So you lived in Brussels. What do you think of that city?
Well, I still have an appartment in Brussels. The thing is, I love Brussels, it is one of the least expensive capital cities in Europe. It’s the center of everything, I see all my friends here during gigs at the AB or at the Botanique. And the main reason why I choose Brussels was for my daughter as she lives in London and thanks to the Eurostar she can come over here in 2 hours time.
I always linked Sophia with the DIY ethics. From the early beginning you released everything on your own label Flower Shop Recordings. I guess the DIY thing is very important to you, not?
You know the managing director of PIAS was actually the guy who ran Bang! Records and he released the first recordings of The Flower Shop Recordings, so in a way I still am working with the same people. We’re sitting here at this lovely building of PIAS, and I just can say that it feels like a testament to the people who work here. I myself had to stop with releases from other bands as it’s so hard. I mean for smaller labels it’s definitely hard, but for smaller companies like City Slang, Domino or PIAS it’s different. They still can have big success if they’re smart. Big companies don’t have any passion, for them it’s just the same if they sell perfume or dog food. Look over here, we see posters of Nick Cave, The Young Gods or Daan who is a good friend of mine. On my label I did 18th Dye, Ligament or Swervedriver. I really do think that I will put out again singles, and I’m not saying this because it’s Record Store Day soon. I just want to try that big atmosphere back.
Your former band The God Machine is completely cult now. These days people ask insane prices for your releases on Discogs, but back then The God Machine was rather small.
It doesn’t surprise me to be honest. The reason is because there are a lot of our fans who want to have these releases. And I’m smart enough to know that there are also record collectors who just watch those prices and want them in their collection. An EP that originally cost £2.99 pounds is now like £100. That’s indeed insane as Sophia never was in a mag like Record Collector.
Maybe it was because The God Machine was also popular among shoegazefans?
Sure, and now bands like Slowdive reformed. In fact, it’s kind of funny as we all saw them in venues with 50 people, just like Chapterhouse or Ride. The God Machine is similar with Sophia as you can’t categorize it. We were too heavy for the indie crowd, and we were too indie for the heavy fans. We were kind of right in the middle. A lot of time we got asked to support bands that have nothing in common with us. Do you know that our record deal with our American company fell apart because we refused to play with Soundgarden and Slayer? We said: that’s not our scene, let us play with PJ Harvey or so, but they didn’t understand us and simply dropped us.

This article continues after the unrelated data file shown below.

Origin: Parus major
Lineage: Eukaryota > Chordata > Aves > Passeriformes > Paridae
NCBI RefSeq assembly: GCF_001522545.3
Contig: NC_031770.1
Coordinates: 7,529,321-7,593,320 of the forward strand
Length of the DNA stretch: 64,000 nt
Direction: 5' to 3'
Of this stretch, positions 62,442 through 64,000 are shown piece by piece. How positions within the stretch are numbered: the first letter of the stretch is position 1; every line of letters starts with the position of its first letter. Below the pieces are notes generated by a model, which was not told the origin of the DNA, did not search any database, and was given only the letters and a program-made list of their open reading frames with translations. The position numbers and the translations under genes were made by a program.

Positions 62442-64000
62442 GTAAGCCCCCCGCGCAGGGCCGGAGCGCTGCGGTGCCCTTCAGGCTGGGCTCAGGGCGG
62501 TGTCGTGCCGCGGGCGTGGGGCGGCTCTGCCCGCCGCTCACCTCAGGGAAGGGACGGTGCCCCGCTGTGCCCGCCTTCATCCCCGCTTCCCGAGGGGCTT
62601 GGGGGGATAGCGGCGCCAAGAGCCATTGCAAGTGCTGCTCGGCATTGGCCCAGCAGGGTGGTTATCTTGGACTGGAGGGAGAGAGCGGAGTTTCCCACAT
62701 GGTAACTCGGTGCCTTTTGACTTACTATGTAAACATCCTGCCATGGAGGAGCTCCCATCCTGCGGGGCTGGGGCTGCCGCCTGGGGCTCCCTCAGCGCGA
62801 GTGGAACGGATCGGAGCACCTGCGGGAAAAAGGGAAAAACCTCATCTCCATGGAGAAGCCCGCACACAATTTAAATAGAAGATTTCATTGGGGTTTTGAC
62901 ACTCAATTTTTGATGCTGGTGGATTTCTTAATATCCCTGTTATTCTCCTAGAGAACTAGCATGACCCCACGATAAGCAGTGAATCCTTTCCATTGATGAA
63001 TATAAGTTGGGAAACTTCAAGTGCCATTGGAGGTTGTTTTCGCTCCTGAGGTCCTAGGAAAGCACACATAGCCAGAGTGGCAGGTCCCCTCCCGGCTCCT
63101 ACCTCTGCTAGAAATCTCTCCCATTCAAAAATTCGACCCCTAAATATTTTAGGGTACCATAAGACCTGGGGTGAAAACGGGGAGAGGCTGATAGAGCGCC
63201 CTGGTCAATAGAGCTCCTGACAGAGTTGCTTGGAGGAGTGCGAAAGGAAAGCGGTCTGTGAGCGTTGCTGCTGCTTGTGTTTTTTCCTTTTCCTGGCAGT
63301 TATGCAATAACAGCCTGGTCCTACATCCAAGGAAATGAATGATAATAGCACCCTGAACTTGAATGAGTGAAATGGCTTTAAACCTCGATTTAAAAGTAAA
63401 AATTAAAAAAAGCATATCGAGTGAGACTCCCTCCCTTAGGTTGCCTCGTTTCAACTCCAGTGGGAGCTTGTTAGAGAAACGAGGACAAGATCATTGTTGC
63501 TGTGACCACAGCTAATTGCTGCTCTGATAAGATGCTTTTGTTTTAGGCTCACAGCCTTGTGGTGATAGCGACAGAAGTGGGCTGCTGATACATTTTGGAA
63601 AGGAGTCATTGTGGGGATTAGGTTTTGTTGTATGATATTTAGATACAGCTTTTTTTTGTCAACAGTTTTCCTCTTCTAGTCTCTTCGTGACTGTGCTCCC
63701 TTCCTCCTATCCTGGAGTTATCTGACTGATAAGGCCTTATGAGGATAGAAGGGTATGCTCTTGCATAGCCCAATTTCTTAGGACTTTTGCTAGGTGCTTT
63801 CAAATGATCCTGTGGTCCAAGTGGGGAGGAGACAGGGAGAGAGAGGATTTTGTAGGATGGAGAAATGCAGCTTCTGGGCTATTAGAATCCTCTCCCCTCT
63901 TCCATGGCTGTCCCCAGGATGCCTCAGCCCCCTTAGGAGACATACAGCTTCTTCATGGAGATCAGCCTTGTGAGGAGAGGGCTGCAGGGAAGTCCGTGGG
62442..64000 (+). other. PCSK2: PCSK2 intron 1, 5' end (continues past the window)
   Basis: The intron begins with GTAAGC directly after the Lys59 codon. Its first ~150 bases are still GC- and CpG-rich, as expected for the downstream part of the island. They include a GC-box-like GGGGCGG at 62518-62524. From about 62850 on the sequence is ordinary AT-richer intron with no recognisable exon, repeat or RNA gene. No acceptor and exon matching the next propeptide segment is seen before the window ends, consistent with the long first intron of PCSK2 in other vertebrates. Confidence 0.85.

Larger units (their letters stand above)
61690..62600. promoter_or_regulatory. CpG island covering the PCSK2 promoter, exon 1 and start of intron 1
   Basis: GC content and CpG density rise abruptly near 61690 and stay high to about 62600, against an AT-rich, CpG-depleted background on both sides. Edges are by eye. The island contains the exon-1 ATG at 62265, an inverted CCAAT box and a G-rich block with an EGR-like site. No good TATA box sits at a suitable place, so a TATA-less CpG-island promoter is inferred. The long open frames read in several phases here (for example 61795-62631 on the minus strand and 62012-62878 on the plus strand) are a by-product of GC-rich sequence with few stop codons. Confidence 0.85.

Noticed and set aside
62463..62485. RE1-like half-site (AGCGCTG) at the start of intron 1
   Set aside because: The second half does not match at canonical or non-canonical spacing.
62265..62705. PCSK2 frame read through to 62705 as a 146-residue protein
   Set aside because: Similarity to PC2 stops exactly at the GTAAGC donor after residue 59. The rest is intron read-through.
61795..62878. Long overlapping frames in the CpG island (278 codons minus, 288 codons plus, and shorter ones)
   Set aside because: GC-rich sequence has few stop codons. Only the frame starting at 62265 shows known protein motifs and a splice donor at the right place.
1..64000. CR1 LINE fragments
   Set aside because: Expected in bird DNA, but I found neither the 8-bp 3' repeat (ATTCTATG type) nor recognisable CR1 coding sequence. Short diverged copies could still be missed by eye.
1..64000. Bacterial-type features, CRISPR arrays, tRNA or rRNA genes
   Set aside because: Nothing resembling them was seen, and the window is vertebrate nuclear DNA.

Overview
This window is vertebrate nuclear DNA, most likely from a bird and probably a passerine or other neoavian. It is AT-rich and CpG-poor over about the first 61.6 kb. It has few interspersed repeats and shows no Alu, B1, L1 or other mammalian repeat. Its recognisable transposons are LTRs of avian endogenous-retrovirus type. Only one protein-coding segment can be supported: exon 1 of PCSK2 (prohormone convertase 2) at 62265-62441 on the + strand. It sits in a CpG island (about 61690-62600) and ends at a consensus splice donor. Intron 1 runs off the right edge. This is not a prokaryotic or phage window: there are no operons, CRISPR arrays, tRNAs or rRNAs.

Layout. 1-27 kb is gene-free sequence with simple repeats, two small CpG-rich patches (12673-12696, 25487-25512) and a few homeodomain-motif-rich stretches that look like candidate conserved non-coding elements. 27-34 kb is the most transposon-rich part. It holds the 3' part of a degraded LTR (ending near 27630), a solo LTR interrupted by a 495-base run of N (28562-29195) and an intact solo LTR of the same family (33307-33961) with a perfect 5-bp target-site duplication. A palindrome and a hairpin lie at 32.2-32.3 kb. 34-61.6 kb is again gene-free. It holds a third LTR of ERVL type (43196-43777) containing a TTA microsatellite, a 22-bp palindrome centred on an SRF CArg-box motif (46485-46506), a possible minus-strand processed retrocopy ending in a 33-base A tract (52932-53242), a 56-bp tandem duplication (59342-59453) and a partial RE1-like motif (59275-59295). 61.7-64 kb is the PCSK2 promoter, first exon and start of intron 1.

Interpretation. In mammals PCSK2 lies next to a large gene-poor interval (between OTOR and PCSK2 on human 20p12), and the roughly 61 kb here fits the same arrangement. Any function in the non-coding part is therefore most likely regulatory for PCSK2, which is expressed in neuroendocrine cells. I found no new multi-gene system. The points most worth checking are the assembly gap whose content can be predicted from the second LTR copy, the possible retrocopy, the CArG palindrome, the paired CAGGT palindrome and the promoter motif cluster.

Sadly we have to end, so I want to ask you something I was always wondering. I always compared your music with Adrian Borland as he’s a lonesome troubadour as well. Does this make sense?
Who, you say?
Adrian Borland of The Sound.
No, but a good friend of mine said it to me as well and told me that I had to check him out, but I never got the chance to listen it. Didn’t they have all those reissues out?
Yes, it’s them.
Were The Sound big in the UK?
No, but quite big outside.
Well, then we surely have something in common, right?
Sophia will play at 21st October in Brussels at the AB.
JOHAN TROCH • For me making music is a momentum and a gig is just recycling your own work for an audience. That’s out of my comfort zone.
CHRIS DUPONT (MRDTC, NORDARR, KLEQQ, THE NEGATIVITY BIAS) • Don’t believe in everything you read on the internet or in the newspaper or what you see on TV. Ask, be skeptical and get informed.
OST+FRONT • I’m never satisfied with anything. It's like a sickness...
FACTICE FACTORY • The final outcome of our sound is in fact the global influences and tastes each one of us have.
WENDY JAMES • I don’t really adhere to the aging process!
MAX LILJA • The classical world is still full of puritans that will never see any value in what I or other like minded people do.
CLICKS • I wanted to have a club friendly electro-clash vibe going on with Clicks and I think it worked out pretty well.
COALESCAREMONIUM • Expect a most incredible experience, filled with high quality entertainment that you will not often see in one day!
LUMINANCE • I don't know what to expect of me. Expect anything.
MARK BURGESS • Superstardom has more downsides than advantages if you ask me. I could have used the money but fuck it, I'd have just wasted it anyway.